Cultivate a dedicated volunteer network: Volunteers are invaluable for small charities. Develop a robust volunteer program by recruiting passionate individuals who believe in your cause. Provide them with meaningful roles and responsibilities that align with their skills and interests. Regularly communicate with your volunteers, recognize their contributions, and provide opportunities for growth within the organization.

Focus on impact measurement and reporting: Demonstrating the impact of your work is crucial for building trust and attracting donors. Develop a robust framework to measure the outcomes and effectiveness of your programs. Collect data, analyze it, and use the findings to refine your strategies and demonstrate the value of your work. Share impact reports with donors and supporters to show the tangible results of their contributions.

Engage your local community: Actively involve the community you serve in your projects. Empowering a region can create sustainable change and ensure long-term impact. Build relationships with local leaders, community organizations, and individuals affected by the issues you address. Conduct needs assessments and involve community members in designing and implementing your programs. 

Seek funding from diverse sources: Diversify your funding streams to reduce dependency on a single basis of support. Explore grants, corporate sponsorships, individual donations, and fundraising events. Engage with local businesses and explore opportunities for cause-related marketing or corporate social responsibility partnerships. Don’t underestimate the power of small contributions, as they can add up and provide a steady stream of support.

Share success stories and impact narratives: Highlight the stories of individuals whose lives have been positively impacted by your charity’s work. Personal narratives can be powerful tools for inspiring others and garnering support. Capture testimonials, photographs, and videos that showcase the transformative effects of your programs. Share these stories through your website, social media, and newsletters to create an emotional connection with your audience.

Size should never be a deterrent when it comes to making a difference. Small charities can have a significant impact by focusing on your mission, building strategic partnerships, leveraging technology, engaging volunteers, measuring impact, involving the community, diversifying funding sources, and sharing success stories. 

Does It Matter Where Your Nonprofit Is Located?

Traditionally, the location of a nonprofit was closely tied to the community it served. However, in today’s interconnected world, where physical boundaries are increasingly blurred by technology, does it still matter where organizations are located?  

From a practical standpoint, the location can have tangible implications. Depending on the jurisdiction, Various laws and regulations may govern nonprofit organizations. Understanding a particular location’s legal framework and requirements is crucial to ensure compliance and take advantage of any incentives or tax benefits. Additionally, the proximity to potential donors, volunteers, and beneficiaries can impact an organization’s accessibility to resources and ability to fulfill its mission. On the other hand, the rise of the internet and digital technologies has revolutionized how nonprofits operate. The online realm has opened up new possibilities for collaboration, fundraising, and reaching a global audience. With virtual communication tools, connecting with supporters and stakeholders has become easier than ever, regardless of geographical distances. This has led some to argue that the physical location is becoming less relevant in the digital age.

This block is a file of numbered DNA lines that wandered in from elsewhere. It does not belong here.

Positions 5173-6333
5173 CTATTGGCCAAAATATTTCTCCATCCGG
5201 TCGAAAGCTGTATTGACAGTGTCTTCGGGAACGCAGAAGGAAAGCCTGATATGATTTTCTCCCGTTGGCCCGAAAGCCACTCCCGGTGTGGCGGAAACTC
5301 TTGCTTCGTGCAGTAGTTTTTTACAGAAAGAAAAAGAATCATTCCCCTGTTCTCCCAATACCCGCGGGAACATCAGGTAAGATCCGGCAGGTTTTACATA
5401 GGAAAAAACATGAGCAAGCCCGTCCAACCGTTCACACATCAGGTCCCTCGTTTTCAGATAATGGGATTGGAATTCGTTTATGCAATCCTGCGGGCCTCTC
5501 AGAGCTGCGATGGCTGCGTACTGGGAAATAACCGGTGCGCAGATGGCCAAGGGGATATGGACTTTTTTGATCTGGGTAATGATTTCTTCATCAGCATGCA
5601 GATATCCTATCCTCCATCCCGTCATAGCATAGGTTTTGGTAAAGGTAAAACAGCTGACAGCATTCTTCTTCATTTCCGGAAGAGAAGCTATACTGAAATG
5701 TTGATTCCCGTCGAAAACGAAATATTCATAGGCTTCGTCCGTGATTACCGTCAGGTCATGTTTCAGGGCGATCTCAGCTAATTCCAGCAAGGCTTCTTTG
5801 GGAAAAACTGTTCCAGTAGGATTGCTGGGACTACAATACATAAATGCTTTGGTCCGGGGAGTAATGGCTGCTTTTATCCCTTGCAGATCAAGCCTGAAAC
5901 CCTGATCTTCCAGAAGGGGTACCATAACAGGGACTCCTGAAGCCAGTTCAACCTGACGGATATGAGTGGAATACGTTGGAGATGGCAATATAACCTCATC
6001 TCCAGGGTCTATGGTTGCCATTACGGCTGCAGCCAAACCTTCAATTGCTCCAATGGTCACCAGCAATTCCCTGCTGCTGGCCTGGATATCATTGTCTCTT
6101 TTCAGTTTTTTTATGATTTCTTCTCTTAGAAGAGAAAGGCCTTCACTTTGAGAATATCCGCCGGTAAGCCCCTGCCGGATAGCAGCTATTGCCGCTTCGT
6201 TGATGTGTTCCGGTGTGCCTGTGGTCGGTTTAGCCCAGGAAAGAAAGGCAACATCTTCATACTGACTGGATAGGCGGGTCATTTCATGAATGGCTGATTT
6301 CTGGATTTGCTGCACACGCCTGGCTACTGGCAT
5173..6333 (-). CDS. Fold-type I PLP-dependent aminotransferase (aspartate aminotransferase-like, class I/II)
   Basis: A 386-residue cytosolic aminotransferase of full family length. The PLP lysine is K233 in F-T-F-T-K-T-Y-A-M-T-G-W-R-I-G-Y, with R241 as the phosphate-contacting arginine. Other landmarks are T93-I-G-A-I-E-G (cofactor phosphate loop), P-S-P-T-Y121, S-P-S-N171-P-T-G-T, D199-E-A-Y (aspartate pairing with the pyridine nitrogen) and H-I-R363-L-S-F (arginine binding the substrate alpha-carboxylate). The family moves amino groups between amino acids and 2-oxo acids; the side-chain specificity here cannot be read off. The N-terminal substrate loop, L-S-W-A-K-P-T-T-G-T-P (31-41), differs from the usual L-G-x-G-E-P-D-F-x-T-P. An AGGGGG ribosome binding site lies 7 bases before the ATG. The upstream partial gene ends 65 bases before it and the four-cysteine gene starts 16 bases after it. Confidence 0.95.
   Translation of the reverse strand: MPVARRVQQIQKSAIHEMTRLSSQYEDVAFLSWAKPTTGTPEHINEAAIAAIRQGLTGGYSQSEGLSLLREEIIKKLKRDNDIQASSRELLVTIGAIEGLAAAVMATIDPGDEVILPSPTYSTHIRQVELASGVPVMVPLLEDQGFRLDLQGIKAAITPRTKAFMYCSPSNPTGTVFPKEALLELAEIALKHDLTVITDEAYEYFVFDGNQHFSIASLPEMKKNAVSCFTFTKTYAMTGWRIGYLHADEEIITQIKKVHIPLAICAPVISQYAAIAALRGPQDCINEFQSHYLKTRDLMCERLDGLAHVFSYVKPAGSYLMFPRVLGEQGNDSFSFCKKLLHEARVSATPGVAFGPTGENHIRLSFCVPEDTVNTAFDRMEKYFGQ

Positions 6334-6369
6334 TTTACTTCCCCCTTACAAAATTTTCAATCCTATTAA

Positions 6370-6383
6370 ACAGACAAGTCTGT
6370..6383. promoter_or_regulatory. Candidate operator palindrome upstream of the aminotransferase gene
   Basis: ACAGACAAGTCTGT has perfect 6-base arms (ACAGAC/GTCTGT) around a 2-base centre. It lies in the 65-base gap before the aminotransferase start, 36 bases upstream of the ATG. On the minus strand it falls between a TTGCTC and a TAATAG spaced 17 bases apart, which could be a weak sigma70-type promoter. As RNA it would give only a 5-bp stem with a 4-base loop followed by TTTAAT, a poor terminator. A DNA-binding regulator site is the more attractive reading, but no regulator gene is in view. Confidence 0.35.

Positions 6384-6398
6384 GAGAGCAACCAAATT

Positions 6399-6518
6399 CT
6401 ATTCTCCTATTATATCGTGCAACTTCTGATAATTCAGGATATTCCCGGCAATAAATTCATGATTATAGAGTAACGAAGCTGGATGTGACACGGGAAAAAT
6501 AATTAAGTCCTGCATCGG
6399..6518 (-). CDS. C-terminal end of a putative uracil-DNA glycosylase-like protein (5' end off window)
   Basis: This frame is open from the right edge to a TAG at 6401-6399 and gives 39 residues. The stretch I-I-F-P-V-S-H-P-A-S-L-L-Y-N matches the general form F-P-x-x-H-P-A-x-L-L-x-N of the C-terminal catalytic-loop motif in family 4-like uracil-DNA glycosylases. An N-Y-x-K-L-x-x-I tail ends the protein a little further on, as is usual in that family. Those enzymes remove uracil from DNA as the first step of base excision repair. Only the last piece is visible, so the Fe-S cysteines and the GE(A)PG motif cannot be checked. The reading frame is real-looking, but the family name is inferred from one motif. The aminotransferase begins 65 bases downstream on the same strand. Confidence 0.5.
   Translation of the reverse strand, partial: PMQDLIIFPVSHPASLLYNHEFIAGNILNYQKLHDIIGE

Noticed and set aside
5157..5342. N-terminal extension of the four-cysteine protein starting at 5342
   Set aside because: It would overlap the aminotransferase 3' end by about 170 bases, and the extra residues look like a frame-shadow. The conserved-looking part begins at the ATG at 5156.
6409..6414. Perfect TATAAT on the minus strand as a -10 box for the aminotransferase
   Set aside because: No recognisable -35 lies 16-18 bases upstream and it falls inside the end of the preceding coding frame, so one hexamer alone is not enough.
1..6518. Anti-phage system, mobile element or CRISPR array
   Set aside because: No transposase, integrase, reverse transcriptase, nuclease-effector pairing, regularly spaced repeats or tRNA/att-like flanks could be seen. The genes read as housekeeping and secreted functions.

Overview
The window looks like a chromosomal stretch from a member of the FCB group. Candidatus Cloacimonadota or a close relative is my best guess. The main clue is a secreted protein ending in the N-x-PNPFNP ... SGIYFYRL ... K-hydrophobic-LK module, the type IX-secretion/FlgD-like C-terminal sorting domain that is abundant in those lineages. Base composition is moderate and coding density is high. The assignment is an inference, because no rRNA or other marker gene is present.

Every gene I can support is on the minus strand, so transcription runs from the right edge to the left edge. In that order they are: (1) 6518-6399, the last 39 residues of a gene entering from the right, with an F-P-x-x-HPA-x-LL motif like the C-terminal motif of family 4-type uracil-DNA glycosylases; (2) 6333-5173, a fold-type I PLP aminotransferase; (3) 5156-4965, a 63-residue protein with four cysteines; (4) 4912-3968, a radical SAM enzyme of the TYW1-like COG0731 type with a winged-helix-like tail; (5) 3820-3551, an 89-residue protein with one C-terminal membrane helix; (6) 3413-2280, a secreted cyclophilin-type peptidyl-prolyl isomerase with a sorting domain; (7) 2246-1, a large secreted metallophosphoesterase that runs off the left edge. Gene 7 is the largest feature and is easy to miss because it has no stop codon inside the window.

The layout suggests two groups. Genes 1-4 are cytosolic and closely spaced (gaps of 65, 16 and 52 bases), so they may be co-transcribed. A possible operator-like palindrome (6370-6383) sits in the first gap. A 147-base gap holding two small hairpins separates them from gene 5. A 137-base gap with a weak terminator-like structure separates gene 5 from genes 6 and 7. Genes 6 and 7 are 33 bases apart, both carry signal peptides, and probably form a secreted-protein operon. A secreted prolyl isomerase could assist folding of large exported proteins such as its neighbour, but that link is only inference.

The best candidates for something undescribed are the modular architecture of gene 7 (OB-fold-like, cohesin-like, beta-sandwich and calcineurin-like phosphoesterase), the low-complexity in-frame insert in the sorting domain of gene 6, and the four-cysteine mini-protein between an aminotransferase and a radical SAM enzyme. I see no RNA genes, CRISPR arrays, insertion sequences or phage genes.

While the internet provides opportunities for virtual engagement, it cannot replace the importance of physical presence in some instances. Nonprofits that provide direct services to their communities, such as food banks, shelters, or medical clinics, must be close to their population. Being physically present allows immediate response to local needs. This builds trust and fosters relationships with the community. In these instances, location becomes paramount to carrying out its mission effectively.

The context in which a nonprofit operates can vary greatly depending on the location. Socioeconomic factors, cultural norms, and political climates differ from place to place. Understanding and adapting to the specific characteristics of a community is crucial for groups seeking to create meaningful and sustainable impacts. Local knowledge and connections can provide valuable insights and facilitate partnerships with other organizations, government entities, and influential individuals. These relationships often play a pivotal role in navigating complex social issues and driving systemic change.

When deciding on a location, consider balancing physical presence and virtual outreach. Striking the right balance will depend on the organization’s mission, target audience, and the nature of its work. Some nonprofits may establish a central physical location while leveraging digital tools for outreach and collaboration. Others might adopt a decentralized approach, with multiple offices or branches in different locations to better serve diverse communities.